Positive Energy spreading solar

B y Jaime Thomas

Providing a tenth of Green Mountain College’s energy was a significant solar project for Positive Energy, but it wasn’t their first and it won’t be their last.

The solar building and contracting company in Granville has expanded its services to the point that solar projects now comprise more than half of the company’s activities and revenues, according to Khanti Munro, vice president of solar operations.

Certified in both New York and Vermont, Positive Energy has been bringing solar to residences and on a larger scale for about three years. Munro said the company’s owner, Joe Thomas, made the decision to go solar during the recession.

“Solar seemed like a good fit for his skill set and his employees’ skill sets. When times got tough he decided to expand into it as another business opportunity, and it’s kind of paid off,” he said, explaining that the business’s new name embodies Positive Construction’s transition into solar.

The company has delved into an expanding market, even in the local, rural population.

“In rural areas it’s harder to grow quicker, and there’s more competition. It’s growing very quickly,” Munro said. He brings 15 years of solar experience, doing everything from installer to trainer to vice president of operations. He said his initial motivation for the business came during a trip to India.

“I came back to the United States and saw how we needed to transition to more alternative energy,” he said, explaining the advantages of solar.

“The energy our homes consume is one of the top three pollutants there is. When you stop buying all your power from the utility company, which is non-renewable, you’re saving a tremendous amount of pollutants from going into the atmosphere,” Munro said. “It’s like growing your own garden. You don’t have to ship for it, dig for it or go to war for it.”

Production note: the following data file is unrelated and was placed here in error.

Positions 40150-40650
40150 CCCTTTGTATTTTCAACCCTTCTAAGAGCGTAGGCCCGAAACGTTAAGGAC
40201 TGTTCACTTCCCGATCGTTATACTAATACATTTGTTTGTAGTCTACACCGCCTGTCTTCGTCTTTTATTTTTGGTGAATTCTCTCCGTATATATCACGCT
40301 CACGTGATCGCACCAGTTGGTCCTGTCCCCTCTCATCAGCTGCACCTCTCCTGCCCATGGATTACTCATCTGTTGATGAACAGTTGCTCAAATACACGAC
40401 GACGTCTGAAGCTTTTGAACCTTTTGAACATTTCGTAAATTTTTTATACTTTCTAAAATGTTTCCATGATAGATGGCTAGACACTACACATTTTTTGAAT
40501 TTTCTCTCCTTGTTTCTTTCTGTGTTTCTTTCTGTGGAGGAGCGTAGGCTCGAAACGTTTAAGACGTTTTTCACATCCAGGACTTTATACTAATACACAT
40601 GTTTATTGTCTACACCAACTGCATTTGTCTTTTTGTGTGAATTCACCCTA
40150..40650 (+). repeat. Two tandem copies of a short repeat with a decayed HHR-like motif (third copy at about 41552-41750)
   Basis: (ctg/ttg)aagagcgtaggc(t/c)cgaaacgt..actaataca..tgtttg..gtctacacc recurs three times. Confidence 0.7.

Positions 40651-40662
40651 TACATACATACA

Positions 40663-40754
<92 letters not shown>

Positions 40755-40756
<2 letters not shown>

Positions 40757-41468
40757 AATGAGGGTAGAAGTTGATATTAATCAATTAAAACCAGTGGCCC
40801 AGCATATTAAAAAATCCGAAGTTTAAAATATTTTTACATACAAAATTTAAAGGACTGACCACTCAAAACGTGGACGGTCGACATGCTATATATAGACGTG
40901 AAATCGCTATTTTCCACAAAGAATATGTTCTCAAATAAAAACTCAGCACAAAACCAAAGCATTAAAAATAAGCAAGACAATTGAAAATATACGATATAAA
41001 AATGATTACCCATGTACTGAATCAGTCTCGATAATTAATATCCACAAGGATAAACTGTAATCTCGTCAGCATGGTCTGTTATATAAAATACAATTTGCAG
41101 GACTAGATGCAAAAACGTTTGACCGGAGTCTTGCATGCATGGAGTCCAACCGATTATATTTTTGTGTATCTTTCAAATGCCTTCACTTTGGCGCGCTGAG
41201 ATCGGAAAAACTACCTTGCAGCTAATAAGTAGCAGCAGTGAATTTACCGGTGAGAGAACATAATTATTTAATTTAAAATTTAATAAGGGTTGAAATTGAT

And despite hesitations about prohibitive costs, he said government incentives make going solar affordable. Positive energy applies on behalf of interested homeowners for rebates, which can reduce the cost of installation by 70 percent in New York and 40 percent in Vermont.

“You’re producing free energy, basically, replacing the electric bill with a solar bill,” Munro said. The system, which costs about $20,000 after incentives, pays itself back after eight to 12 years; then, the panels provide another 15 to 30 years of free electricity.

“The long-term savings are fairly significant,” Munro said, comparing the set fee of solar to utility bills, which increase by an average of 3 percent every year.

“There’s so little else that you can do of a home improvement project that will pay you back. If you buy a TV or build a porch, they won’t pay back. They deteriorate and depreciate. This increases the value of a home.”

Other than solar installation, Positive Energy also does general contracting and crane work. Munro said Green Mountain Power promotes solar in Vermont, and New York utility companies are beginning to get on board.

“They understand, and they’re being supportive about it,” he said.

 

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